CHARLOTTE — How do we stop violence from plaguing our community? Leaders in Mecklenburg County spoke frankly Sunday about the problem of youth and violence in Charlotte.
The conversation was held at the Exchange Church. It hosted what organizers called an ‘intentional conversation addressing what we can do to help the youth of our city in the midst of all the violence and disruption.’
“I don’t think we’re involved in our community. We blame everybody for what our own children do, and we defend our own children, even when we know it’s wrong,” says Mecklenburg County Sheriff Garry McFadden.
“I have 14-year-olds killing 15-year-olds out in the street,” says CMPD Chief Johnny Jennings.
Top law enforcement officials, educators, and judges all shared their knowledge about what’s happening out on the streets. 70 people have lost their lives to violence in Charlotte this year. And, that includes a three-year-old boy who was sound asleep in his own bed in Northwest Charlotte. Three people have been arrested, but investigators initially said juveniles at several CMS Schools could also have been involved.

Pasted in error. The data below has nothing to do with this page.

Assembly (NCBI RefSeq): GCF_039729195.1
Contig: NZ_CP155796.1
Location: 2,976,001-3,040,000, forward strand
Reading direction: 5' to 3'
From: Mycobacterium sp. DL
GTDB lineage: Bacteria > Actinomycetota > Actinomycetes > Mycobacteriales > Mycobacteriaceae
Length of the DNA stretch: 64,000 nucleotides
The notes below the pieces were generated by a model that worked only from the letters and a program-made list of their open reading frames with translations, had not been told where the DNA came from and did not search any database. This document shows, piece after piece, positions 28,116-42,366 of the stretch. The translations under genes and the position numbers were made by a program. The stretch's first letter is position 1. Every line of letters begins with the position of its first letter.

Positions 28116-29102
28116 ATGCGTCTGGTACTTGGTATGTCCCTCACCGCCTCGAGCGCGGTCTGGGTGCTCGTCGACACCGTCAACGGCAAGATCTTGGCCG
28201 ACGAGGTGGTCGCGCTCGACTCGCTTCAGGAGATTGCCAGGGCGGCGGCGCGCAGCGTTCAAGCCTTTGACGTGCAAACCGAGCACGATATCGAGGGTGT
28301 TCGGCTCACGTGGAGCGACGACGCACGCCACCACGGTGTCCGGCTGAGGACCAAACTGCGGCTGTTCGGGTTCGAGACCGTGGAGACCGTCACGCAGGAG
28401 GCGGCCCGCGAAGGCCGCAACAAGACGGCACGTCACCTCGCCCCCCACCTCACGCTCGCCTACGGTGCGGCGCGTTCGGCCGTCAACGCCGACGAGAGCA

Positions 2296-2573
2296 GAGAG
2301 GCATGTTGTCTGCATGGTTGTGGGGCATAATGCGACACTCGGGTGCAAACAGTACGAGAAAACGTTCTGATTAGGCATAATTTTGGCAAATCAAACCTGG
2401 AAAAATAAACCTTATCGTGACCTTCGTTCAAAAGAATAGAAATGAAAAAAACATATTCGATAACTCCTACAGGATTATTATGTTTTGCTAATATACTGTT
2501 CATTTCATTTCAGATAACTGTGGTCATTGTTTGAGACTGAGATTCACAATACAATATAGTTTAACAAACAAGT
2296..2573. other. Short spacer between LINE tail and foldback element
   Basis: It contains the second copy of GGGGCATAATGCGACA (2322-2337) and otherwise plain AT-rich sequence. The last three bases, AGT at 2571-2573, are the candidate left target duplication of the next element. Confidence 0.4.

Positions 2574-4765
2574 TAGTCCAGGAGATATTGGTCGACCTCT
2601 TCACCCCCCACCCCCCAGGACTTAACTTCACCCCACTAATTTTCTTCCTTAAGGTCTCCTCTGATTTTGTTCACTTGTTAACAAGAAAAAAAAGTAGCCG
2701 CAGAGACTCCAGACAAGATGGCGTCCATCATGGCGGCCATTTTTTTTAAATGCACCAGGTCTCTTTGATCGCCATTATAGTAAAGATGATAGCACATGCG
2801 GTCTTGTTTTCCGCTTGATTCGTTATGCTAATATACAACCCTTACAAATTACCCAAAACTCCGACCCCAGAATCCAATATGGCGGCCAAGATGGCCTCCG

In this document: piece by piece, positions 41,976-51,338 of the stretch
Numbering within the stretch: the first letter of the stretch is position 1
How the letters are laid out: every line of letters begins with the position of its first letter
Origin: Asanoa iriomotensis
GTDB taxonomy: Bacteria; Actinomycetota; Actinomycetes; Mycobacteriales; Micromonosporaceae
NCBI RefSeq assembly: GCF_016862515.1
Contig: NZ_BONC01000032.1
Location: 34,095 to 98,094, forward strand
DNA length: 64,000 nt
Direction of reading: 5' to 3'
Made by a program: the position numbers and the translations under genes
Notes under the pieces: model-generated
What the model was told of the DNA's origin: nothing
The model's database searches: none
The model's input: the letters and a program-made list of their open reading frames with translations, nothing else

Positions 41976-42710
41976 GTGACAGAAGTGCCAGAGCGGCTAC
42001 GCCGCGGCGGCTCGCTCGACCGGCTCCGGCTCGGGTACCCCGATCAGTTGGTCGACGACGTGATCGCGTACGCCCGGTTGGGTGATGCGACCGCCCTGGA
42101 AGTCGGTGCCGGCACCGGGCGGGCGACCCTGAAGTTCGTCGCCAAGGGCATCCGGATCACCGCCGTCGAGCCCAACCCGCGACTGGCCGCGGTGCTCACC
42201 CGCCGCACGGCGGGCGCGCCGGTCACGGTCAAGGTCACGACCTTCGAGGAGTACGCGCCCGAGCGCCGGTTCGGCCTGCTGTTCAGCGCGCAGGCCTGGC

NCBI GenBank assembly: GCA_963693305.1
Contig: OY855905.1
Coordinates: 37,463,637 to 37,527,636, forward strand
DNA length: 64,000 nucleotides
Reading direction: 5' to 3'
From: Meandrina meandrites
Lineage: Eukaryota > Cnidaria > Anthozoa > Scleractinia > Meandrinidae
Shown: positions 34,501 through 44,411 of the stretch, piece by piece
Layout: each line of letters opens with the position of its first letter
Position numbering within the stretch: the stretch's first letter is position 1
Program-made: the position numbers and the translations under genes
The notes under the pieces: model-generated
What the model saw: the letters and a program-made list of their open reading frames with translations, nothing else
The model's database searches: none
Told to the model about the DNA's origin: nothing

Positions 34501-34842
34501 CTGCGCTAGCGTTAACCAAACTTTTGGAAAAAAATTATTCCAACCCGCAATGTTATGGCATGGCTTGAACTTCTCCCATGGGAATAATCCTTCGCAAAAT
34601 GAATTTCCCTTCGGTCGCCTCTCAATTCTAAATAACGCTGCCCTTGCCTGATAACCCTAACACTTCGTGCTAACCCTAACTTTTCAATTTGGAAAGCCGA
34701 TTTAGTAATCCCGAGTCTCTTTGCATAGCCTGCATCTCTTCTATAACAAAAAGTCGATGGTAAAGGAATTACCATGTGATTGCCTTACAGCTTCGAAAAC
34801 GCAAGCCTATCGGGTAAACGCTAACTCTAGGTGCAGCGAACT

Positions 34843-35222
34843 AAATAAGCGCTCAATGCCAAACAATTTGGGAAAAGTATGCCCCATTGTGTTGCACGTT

Leaders say more accountability is crucial to help quell violence.
“The one thing that I implore parents to do is come to school. We want to partner with parents,” says Annissa Johnson-Anthony, Assistant Principal of West Mecklenburg High School.
Leaders say there also needs to be programs in place in schools to reach kids who are in those impressionable years.